As a parent, sometimes you look at your children and wonder how you got so lucky. They are healthy, not terrible tiny tornadoes most of the time, and surprising, especially in their generosity. In today’s world, where compassion is often lost in human relationships, at least if viewed through the angle of the press and social media, the innocence and love of a child stands out. In my family, this is what we hang onto, particularly during this hectic time of year, where materialism can overwhelm kids and adults who just can’t say no.

One thing my husband and I strive to instill in our seven children is a sense of gratefulness and compassion — two sides of the same coin. No one is immune from suffering and everyone knows this world is filled with bad things that can sometimes be unfathomable to comprehend. We are blessed to live in a safe nation, a beautiful city in a home filled with lots of love and laughter. My family has enough to eat and clean water to drink. But so many people don’t have that.

I want my kids to understand how blessed they are yet also have a servant’s heart.

One thing my kids look forward to every year is packing shoeboxes with small items and treats for children in poorer countries, usually in Central or South America, to be delivered during the Christmas season. We usually pack around ten boxes for children through Box of Joy, which my kids can easily understand and get excited about. They love to know that what they picked out at the store was especially for a child that is going to receive their box. Boxes of Joy go to over 70,000 children in five countries and I am thrilled to help my kids make even a small impact with love through this program.

My oldest child, Grace, an 11-years-old girl who loves to dance and play the piano, saw a need in a community and thought of something she could do to help. She came up with the idea a couple years ago to fill bags with everyday things we may take for granted — toothpaste and toothbrushes, face towels, a little treat of chocolate— and add in food and water and take to the homeless in our city.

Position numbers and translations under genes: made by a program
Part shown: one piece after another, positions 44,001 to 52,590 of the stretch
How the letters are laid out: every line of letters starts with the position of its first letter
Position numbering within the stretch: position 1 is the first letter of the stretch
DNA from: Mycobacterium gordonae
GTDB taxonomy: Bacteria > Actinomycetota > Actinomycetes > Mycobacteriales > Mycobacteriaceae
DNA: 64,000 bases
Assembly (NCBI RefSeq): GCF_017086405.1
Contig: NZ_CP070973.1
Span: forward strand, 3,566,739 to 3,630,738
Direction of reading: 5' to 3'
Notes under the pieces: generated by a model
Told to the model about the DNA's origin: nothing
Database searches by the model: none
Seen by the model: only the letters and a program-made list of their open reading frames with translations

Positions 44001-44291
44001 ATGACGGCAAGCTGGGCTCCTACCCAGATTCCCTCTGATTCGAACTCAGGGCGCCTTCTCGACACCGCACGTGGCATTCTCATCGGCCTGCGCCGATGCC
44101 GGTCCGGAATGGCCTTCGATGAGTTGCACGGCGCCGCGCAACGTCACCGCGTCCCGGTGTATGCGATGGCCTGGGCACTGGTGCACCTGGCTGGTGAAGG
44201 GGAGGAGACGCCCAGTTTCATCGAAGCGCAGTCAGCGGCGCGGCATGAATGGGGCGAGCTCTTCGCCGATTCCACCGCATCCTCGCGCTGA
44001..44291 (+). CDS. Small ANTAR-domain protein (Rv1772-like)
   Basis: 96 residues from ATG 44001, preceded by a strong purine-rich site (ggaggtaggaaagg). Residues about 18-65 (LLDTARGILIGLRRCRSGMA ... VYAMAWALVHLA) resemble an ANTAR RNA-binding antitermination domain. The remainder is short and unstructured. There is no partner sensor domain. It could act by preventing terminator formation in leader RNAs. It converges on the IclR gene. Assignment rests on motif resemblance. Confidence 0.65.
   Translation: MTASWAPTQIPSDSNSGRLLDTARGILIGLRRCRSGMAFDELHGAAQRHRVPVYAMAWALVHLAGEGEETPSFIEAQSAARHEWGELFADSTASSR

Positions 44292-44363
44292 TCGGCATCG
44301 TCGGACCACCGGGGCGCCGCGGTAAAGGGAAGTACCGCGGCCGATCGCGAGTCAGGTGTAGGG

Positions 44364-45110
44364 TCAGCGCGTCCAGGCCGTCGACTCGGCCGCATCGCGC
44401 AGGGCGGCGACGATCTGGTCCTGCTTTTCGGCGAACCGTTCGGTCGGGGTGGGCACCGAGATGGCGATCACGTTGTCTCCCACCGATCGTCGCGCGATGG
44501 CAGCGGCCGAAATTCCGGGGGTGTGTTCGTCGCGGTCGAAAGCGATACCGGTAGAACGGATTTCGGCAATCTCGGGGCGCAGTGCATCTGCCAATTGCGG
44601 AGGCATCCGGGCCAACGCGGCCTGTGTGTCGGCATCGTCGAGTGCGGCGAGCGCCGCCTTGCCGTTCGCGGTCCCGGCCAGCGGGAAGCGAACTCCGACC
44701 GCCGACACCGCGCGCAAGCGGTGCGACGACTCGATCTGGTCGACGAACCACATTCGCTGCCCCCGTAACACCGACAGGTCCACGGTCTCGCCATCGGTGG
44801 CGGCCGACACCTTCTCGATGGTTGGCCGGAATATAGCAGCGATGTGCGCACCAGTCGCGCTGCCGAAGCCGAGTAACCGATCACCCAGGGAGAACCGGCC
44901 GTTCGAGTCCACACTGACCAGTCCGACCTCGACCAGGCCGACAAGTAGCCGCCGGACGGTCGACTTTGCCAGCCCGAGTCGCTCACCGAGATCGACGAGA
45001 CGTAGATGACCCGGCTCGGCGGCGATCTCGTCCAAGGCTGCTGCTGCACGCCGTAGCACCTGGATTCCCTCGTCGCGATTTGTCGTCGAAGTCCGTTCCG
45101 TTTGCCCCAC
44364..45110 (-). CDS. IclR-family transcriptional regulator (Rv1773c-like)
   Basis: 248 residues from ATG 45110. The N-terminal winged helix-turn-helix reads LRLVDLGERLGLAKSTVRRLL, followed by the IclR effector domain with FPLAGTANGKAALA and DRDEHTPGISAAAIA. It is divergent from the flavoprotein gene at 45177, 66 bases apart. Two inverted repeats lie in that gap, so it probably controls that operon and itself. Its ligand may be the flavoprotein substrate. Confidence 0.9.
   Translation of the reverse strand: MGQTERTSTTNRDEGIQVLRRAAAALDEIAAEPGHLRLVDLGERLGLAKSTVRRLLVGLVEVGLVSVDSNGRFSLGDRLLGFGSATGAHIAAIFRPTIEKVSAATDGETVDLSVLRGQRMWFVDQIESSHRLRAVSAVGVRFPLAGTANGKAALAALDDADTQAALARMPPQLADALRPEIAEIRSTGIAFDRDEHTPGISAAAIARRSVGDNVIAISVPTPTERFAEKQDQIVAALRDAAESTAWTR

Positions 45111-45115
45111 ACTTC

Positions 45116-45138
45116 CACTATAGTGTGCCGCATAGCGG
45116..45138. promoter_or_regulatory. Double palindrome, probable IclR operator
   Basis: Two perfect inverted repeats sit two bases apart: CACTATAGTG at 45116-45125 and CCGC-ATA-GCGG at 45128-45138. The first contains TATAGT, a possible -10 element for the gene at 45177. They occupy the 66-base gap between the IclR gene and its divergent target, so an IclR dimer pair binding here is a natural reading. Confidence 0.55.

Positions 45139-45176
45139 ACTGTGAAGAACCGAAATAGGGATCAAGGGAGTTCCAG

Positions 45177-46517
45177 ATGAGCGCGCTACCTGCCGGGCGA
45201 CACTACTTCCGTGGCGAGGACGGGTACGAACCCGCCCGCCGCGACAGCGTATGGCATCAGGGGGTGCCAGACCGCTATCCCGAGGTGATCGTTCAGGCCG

This was all her idea and I could not be prouder of her. So my family packs what we now call “Grace bags” a few times a year, most especially cognizant of the impact it may have over the holiday season, and deliver them to homeless individuals.

What can your family do to help others? What about something small to teach your children in a way they understand that they have the ability to be kind and loving to someone less fortunate?

Once November hits, the holidays seem to go at full speed. Thanksgiving flies by and then it’s off to the countdown to Christmas. As a Catholic, I observe Advent, the four Sundays that lead up to Christmas, as a preparation period. I appreciate that the Catholic Church gives us an intentional time of reflection and encourages more prayer, penance, and almsgiving when most of the world is running a hundred miles an hour towards Christmas morning.

Christmas is a wonderful season and it’s a beautiful gift from God to all of us. How can we show that love to others? Whether your family wants to pack Grace bags or pack a Box of Joy, there are lots of ways to give to others this season. Make cookies for the mail carrier and sanitary workers in December. Visit the elderly and lonely in nursing homes. Bring a meal to a friend who maybe needs some extra love. Or donate resources on Giving Tuesday, November 27th this year, to a non-profit of your choice - #IGiveCatholic is a great place to start.

As Christians, it’s up to us to be the hands and feet of Christ. And it’s up to us to teach our children to be that way as well.

Abby Johnson is the director of And There There None and author of ‘Unplanned.’